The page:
14. Id. It remains to be seen just how permissive or restrictive the courts will be, in cases alleging aerial trespass by drone over private real property. See United States v. Causby, 328 U.S. 256, 264 (1946) (asserting that if a landowner is to have full enjoyment of the land, “he must have exclusive control of the immediate reaches of the enveloping atmosphere.”); Troy A. Rule,Airspace in an Age of Drones at 16-17 (forthcoming 2015) (noting uncertainty regarding precisely how far landowners may go, in seeking to exclude aerial trespassers).
    15. Kaminski, Civilian Drones at 65 & n. 46 (citing William L. Prosser, Privacy, 48 Cal. L. Rev. 383, 391-92 (1960)).
    16. Id.; see also Villasenor at 501-06.
    17. Id. at 68 (citing, among other things, Cal. Civ. Code § 1708.8(b) (2011)).
    18. See Villasenor at 499 (“If paparazzi are willing to engage in high speed freeway chases to capture images of a celebrity, it would be optimistic to the point of naïveté to expect them to always operate UAS in a manner respectful of privacy considerations and in compliance with FAA safety regulations.”)
    19. Tenn. Stat. Ann. § 70-4-302(a)(6).
    20. Id §§ 39-13-903, 904.
    21. Wisc. Stat. Ann. § 942.10.
    22. See Kaminski, Civilian Drones at 66 (“Eventually, state civilian drone laws may converge into a floor that other states can each build on, with the more successful statutes—the ones that survive First Amendment scrutiny in courts— serving as the blueprint for eventual federal legislation. For now, however, we truly do not have a uniform idea of how to balance privacy against speech rights in gathering information.”)
    23. As noted above, the FAA purports to ban all drone operation for commercial purposes; hobbyists, though, can pilot “model aircraft” for recreation. An administrative law judge recently invalidated a fine the FAA had levied against Raphael Pirker, for having taken photographs for hire from his drone, somewhere near the University of Virginia. See generally Decisional Order,Huerta v. Pirker, Docket CP-217 (Mar. 6, 2014). The agency then had (and still has) yet to issue a mandatory rule governing small unmanned aircraft. Instead, aviation rules only exist right now for “aircraft,” meaning the manned kind. And, as Pirker subsequently argued, with respect to “model aircraft,” the FAA only has put forth an advisory circular, which itself urges voluntary compliance with FAA safety standards. Id. at 4. The administrative law judge reasoned that the model aircraft policy was just that—a policy—and that absent a validly enacted rule for unmannedaircraft like Pirker’s, the agency lacked the power to slap him with a $10,000 civil penalty arising from a regulatory infraction. Id. at 7-8.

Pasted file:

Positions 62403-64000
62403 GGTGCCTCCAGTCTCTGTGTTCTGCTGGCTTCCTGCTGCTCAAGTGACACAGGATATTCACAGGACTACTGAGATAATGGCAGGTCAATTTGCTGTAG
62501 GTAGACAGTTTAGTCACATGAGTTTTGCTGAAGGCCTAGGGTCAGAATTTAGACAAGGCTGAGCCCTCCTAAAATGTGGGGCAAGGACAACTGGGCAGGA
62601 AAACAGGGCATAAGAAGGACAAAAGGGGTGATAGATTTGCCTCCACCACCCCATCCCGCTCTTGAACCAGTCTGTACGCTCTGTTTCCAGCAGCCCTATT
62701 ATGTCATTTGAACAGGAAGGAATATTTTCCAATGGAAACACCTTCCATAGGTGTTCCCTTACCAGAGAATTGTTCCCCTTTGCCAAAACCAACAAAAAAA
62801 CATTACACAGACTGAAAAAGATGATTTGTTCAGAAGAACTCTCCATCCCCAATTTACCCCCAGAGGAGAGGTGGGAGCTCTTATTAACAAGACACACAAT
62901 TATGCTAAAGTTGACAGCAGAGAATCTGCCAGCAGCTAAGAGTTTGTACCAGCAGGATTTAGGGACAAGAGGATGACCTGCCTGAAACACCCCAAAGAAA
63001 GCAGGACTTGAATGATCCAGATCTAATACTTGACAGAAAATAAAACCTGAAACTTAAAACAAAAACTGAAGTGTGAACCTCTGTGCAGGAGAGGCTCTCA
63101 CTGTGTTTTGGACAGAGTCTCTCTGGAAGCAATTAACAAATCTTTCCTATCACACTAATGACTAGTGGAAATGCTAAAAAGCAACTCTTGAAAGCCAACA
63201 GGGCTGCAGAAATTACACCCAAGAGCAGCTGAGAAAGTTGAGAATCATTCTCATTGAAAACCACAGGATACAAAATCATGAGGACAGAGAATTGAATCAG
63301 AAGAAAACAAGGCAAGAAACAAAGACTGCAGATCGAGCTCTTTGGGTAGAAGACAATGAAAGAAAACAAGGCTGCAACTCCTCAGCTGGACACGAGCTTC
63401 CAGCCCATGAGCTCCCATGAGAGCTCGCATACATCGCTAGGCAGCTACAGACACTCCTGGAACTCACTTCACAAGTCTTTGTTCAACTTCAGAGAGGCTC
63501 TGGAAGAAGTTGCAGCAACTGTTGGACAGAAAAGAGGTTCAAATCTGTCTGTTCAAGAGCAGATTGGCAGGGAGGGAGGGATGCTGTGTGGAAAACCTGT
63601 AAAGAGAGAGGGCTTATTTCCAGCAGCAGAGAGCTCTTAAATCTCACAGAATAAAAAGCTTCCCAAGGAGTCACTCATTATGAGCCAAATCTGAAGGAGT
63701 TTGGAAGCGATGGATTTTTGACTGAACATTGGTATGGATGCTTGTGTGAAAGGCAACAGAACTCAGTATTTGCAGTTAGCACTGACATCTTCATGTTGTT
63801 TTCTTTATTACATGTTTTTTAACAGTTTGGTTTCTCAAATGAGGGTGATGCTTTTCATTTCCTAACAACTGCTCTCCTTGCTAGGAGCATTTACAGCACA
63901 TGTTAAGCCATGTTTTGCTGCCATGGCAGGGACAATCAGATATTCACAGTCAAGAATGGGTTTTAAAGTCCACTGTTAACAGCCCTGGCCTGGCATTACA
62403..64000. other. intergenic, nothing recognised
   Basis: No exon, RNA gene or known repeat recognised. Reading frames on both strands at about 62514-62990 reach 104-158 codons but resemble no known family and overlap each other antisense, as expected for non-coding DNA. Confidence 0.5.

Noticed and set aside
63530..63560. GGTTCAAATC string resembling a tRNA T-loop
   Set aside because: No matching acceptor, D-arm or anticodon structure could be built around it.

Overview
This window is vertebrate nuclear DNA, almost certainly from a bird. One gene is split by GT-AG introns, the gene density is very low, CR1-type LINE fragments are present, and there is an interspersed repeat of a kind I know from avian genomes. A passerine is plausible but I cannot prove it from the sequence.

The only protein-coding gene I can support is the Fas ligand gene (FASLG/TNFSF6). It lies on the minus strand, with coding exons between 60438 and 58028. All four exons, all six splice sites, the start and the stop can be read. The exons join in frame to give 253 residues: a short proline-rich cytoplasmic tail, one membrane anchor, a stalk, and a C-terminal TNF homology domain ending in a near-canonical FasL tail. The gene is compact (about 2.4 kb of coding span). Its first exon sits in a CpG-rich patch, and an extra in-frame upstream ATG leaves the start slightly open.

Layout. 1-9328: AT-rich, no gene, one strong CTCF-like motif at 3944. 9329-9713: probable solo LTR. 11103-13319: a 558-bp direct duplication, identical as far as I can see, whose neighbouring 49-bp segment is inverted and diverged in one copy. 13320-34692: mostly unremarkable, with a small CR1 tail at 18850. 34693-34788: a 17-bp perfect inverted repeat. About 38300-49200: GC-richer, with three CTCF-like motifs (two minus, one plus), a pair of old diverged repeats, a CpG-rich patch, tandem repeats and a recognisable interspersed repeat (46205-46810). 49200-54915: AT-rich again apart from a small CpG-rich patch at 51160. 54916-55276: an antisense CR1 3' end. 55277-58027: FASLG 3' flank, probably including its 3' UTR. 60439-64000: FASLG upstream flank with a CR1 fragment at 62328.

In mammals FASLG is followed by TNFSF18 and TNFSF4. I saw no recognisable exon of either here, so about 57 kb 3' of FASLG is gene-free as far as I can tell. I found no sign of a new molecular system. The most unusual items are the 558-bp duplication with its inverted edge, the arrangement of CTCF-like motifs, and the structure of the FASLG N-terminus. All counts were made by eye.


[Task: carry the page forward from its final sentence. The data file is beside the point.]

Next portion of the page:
24. See Kaminski, Civilian Drones at 61-64.
    25. Id. at 68 at 68 (“state legislation permits experimentation with these regulations, subject to crucial feedback from courts on First-Amendment boundaries. Congress should therefore wait to enact regulation of civilian use of drones for information-gathering until more data emerges out of state experimentation.”).
    26. Id. at 67 (qualifying proposal for state-based regulations for privacy and civilian drones on the Federal Aviation Administration’s use of “its licensing programs to solve perhaps the biggest puzzle of drone regulation: how to provide notice or at least transparency to those being observed so they can determine whether they have been subjected to a privacy violation.”)
    27. See FMRA §§ 332(a)(1), 332(3).
    28. FMRA touched on privacy matters only in a few stray places. One rather remote part of the statute, for example, deals with privacy protections for air passengers; another concerns oversight and audit powers conferred on the Comptroller General of the United States. Id. §§ 836, 1004.  But as noted above, neither these nor any other of FMRA’s privacy rules concern the broader integration of drones into U.S. airspace.